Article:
The government is aiming to end smoking in England by 2030 as part of a range of measures to address preventable ill health.
Its green paper, released late on Monday, says that though “traditional public health interventions have led to significant improvements in the nation’s health”, more needs to be done.
“Thanks to our concerted efforts on smoking, we now have one of the lowest smoking rates in Europe with fewer than 1-in-6 adults smoking. Yet, for the 14 percent of adults who still smoke, it’s the main risk to health.
“Smokers are disproportionately located in areas of high deprivation. In Blackpool, 1-in-4 pregnant women smoke. In Westminster, it’s 1-in-50.”
The paper says “obesity is a major health challenge that we’ve been less successful in tackling”, and that clean air will continue to be challenging for the next decade.
It says that access to mental health services has been improved. “In the 2020s, we need to work towards ‘parity of esteem’ not just for how conditions are treated, but also for how they are prevented.
“On dementia, we know ‘what’s good for your heart is also good for your head’. A timely diagnosis also enables people with dementia to access the advice, information, care and support that can help them to live well with the condition, and to remain independent for as long as possible.”
The green paper proposes a series of steps to help tackle future health needs, including:
– all smokers who are admitted to hospital will be offered support to stop smoking;
– the Diabetes Prevention Programme will be doubled;
– alcohol care teams are to be established in more areas;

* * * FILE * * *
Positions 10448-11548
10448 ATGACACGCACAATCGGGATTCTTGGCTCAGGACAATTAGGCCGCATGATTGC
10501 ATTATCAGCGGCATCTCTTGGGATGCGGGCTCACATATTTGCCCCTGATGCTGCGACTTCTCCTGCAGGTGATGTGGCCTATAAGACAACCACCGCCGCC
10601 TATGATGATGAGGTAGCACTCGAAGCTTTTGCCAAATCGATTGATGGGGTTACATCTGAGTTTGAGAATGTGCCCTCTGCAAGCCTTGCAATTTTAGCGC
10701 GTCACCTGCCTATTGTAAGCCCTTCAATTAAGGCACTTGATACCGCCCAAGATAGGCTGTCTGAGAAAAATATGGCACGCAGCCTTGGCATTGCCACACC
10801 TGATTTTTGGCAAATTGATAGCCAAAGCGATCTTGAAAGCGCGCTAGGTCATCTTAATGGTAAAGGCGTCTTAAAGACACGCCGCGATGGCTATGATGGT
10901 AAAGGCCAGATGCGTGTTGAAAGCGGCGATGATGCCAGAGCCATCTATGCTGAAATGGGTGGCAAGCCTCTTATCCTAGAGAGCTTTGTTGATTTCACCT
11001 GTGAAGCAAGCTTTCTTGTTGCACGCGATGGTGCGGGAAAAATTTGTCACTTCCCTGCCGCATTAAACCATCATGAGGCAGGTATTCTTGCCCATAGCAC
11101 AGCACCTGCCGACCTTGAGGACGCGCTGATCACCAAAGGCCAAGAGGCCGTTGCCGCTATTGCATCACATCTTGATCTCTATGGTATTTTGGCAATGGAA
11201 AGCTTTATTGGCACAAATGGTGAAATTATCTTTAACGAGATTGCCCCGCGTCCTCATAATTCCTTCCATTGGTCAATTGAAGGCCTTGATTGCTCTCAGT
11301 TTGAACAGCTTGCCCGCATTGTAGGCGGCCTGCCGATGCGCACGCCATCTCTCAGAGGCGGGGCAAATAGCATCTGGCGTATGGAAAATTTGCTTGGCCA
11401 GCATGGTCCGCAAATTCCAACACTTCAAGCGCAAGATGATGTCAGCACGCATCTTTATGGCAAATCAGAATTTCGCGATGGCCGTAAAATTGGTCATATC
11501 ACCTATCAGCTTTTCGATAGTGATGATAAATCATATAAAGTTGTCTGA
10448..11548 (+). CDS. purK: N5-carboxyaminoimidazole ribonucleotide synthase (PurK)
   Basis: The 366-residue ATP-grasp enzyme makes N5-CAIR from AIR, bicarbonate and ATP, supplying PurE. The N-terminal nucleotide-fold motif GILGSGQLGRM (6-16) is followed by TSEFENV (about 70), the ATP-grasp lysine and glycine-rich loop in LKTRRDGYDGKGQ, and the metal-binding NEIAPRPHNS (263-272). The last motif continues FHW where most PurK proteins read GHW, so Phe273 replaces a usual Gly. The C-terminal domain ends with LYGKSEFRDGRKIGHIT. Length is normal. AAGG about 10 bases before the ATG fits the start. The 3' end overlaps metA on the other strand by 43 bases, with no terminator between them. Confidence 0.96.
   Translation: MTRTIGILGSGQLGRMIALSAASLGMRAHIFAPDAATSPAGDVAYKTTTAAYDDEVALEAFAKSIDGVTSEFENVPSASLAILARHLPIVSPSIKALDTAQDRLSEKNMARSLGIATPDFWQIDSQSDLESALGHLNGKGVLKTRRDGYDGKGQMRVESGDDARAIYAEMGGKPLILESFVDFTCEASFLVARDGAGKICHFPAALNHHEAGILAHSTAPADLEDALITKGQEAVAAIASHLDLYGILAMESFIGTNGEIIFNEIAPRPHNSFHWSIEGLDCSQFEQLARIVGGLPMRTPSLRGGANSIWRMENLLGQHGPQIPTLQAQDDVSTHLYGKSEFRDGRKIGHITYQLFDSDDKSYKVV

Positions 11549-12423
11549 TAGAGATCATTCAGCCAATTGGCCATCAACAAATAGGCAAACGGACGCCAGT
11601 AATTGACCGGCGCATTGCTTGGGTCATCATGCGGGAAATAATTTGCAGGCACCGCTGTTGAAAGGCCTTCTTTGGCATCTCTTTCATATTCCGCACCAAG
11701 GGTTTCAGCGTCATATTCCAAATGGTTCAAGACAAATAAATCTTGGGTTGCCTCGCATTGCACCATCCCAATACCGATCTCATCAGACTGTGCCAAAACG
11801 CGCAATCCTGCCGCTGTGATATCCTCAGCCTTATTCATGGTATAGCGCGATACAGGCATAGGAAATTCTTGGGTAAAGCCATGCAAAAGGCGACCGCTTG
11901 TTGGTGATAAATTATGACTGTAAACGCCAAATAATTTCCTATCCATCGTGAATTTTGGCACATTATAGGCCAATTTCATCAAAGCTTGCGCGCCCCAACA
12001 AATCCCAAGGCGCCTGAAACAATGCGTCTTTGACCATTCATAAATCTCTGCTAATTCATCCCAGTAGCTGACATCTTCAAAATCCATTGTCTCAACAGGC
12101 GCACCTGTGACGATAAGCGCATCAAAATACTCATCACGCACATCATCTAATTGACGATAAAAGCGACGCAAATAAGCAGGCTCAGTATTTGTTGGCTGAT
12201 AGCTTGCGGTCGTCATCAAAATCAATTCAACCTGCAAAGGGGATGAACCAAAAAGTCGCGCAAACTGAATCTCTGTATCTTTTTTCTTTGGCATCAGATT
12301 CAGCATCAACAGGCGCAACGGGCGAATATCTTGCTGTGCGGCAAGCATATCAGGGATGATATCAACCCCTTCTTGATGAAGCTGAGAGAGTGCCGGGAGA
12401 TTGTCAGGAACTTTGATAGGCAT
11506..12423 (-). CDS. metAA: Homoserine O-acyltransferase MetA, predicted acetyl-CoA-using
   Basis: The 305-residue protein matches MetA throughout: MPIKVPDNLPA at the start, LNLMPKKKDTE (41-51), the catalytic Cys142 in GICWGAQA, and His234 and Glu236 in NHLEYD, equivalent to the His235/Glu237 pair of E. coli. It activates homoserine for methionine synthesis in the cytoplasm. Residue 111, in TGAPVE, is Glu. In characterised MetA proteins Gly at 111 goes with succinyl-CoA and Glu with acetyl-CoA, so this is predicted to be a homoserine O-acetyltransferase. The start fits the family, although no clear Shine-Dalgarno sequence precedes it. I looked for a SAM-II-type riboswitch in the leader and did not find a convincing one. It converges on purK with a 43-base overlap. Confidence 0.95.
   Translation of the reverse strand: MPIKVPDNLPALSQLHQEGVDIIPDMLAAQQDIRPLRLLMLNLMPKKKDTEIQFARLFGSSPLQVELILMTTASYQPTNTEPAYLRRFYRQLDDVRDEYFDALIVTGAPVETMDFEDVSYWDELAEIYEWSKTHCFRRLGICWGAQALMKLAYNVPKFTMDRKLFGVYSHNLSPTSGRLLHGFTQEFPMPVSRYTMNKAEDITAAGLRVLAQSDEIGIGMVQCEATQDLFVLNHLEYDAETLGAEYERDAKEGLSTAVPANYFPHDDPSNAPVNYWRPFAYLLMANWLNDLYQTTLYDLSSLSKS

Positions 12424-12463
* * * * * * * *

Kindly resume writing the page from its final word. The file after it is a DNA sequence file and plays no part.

– measures taken to help shift the health system away from just treating illness, and towards preventing problems in the first place.
The paper points out that in 2007 England was one of the first countries to ban smoking in public places and introduced plain packaging for cigarettes in 2016.
“Recently, the government also published a tobacco control plan, which included the goal of reducing smoking rates to 12 percent in adults by 2022,” it says.
“The gains in tobacco control have been hard-won, and there’s still much to do. For the 14 percent of adults who are not yet smoke-free, smoking is the leading cause of ill-health and early death, and a major cause of inequalities. That’s why the government wants to finish the job.”
The green paper says it is the Government’s ambition that England will be smoke-free by 2030.
“This includes an ultimatum for industry to make smoked tobacco obsolete by 2030, with smokers quitting or moving to reduced risk products like e-cigarettes.”
Further proposals for moving towards a smoke-free 2030 will be set out at a later date.